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88 Energy increases US footprint with Texas deal

Alaskan explorer 88 Energy has increased its American presence with the purchase of a 75 per cent stake of Texas oil player Big Horn Energy who is currently producing around 300 barrels of Permian Basin oil per day. The company is splashing out US$9.7 million to take majority share of Bighorn Energy’s 32 wells across nine leasehold areas and targets doubling production by year’s end.

The 32 wells exist on Bighorn’s 1300 acre Longhorn project including “proved and probable” reserves of 2.1 million barrels of oil equivalent, or “mmboe” of conventional onshore oil production in the world famous Permian Basin.

The deal, backdated to January 1, provides 88 Energy immediate cash flows in addition to low-cost workover and drilling opportunities and further possible acreage acquisitions.

Well established Texan producer and operator of the Longhorn project, Lonestar 1, is selling down its interests in Bighorn, to give 88 Energy’s newly formed wholly-owned subsidiary Longhorn Energy Investments a 75 per cent ownership stake in Bighorn.

88 Energy estimates it is paying an “attractively low-cost” US$4.70 per boe for the certified reserves, with 70 per cent in oil. The US$9.7 million is made up of US$7.2 million cash and US$2.5 million in 88 Energy shares, approximately 98.1 million shares at an issue price of 3.5c per share.

The ASX-listed 88 Energy company remains in a strong financial position, having $32 million in the bank at December’s end along with $30 million from a recent capital raise. However, the Bighorn acquisition will provide immediate cash flow in order to keep its powder dry for its high impact Alaskan North slope projects. It is spudding a new well, Merlin 2, in March following its earlier Merlin 1 discovery.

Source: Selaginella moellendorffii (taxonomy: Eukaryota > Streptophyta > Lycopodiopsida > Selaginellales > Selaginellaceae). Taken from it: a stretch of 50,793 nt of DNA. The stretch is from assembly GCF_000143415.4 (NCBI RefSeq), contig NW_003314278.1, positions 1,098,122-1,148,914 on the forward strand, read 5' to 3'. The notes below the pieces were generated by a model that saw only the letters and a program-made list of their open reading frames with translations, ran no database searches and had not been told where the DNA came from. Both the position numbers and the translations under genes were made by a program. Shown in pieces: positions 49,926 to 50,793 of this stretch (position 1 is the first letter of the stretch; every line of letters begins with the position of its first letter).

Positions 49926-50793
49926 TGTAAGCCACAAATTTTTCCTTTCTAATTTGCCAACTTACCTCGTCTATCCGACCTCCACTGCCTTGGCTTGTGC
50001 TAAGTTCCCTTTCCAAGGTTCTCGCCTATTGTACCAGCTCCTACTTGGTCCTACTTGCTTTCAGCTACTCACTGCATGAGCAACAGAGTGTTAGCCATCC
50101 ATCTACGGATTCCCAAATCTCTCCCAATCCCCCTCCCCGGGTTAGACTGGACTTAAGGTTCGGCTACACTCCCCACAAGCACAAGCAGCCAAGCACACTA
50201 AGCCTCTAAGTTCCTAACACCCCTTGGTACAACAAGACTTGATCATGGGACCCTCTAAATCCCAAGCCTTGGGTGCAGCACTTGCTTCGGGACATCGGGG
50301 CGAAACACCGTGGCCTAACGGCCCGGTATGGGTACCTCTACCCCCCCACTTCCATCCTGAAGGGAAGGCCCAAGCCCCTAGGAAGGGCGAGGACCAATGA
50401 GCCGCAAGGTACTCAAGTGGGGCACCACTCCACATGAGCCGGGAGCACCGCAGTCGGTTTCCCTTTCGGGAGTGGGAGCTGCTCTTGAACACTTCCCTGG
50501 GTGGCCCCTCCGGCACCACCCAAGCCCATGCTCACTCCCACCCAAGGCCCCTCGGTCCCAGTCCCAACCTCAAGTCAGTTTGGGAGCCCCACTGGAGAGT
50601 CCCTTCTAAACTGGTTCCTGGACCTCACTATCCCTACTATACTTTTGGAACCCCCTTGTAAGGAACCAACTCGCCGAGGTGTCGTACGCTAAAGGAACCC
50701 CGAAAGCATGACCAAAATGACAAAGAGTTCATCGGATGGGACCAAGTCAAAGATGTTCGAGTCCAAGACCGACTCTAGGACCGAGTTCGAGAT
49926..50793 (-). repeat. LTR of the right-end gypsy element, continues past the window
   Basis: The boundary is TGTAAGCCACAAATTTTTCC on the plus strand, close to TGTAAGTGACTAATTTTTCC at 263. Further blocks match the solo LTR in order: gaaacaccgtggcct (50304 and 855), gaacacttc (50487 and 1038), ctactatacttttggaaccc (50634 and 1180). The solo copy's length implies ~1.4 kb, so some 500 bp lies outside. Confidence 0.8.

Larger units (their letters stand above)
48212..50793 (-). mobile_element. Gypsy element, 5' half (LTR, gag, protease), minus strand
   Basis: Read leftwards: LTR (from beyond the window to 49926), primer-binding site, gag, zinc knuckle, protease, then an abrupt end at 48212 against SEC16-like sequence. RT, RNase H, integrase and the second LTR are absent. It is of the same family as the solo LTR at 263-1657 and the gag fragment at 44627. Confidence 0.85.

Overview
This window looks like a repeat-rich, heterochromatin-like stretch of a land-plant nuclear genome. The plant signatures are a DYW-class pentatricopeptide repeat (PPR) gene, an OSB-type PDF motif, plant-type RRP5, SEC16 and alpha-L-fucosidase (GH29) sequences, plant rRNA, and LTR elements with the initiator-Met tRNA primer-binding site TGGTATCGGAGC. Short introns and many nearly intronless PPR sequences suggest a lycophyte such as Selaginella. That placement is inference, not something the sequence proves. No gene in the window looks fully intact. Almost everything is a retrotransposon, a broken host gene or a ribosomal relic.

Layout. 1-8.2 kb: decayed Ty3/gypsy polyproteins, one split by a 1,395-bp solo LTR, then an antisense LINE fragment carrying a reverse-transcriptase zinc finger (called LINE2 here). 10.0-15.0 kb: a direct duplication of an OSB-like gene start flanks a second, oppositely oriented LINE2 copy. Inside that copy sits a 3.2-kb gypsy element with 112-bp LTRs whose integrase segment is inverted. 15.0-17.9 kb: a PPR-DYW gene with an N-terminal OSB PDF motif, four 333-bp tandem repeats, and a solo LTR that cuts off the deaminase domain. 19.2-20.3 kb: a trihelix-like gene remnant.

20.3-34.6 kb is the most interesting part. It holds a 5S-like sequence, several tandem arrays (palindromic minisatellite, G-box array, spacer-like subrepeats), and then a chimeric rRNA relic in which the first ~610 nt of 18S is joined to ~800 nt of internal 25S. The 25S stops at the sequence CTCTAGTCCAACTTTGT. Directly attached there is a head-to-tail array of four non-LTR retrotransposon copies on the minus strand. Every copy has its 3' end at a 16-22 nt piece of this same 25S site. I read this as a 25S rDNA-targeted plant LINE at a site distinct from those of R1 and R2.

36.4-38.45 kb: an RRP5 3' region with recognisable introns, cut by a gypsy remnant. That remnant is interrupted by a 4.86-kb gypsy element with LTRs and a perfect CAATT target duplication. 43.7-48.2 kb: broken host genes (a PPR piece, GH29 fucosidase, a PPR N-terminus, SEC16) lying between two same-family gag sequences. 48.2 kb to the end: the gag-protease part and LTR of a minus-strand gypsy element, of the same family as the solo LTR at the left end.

Lonestar, too, remains in the game after keeping 25 per cent of Bighorn and maintaining the right to operate the fields. The partners have agreed on an immediate low-cost program of seven well workover that is expecting to approximately double current production rates by the end of the year with a 1300boe target in 2024.

Most of the existing Longhorn wells have been in production for several years with output in FY2021 totalling around 110,000 boe and banking an estimated, unaudited net profit before tax of US$1.6 million.

88 said the widening of its portfolio has been undertaken in a measured fashion through the purchase of a non-operated working interest with a single basin focus. It added the Permian is one of United States’ premiere oil provinces and the Longhorn project contains well understood geology with low technical risk and provides near-term upside via low-cost field development opportunities.

While our core focus remains exploration of our world-class Alaskan North Slope acreage, the acquisition of Project Longhorn provides 88 Energy with immediate cash flow and direct exposure to any further strengthening in energy prices. It also delivers optionality for incremental, low-capital, rapid payback reinvestment in the region.

Interestingly, 88 Energy will also issue a tranche of escrowed capital development shares for US$1.6 million in working capital for the proposed seven well workover program.

The two companies have also inked an MOU to work jointly towards landing more prospective development acreage.

With this move into the prolific Permian Basin, 88 Energy looks to be making effective use of its balance sheet, putting cash into solid production assets with low-cost upside and a proven regional operator as it chases its potential company making projects in Alaska.

Is your ASX-listed company doing something interesting? Contact: matt.birney@wanews.com.au

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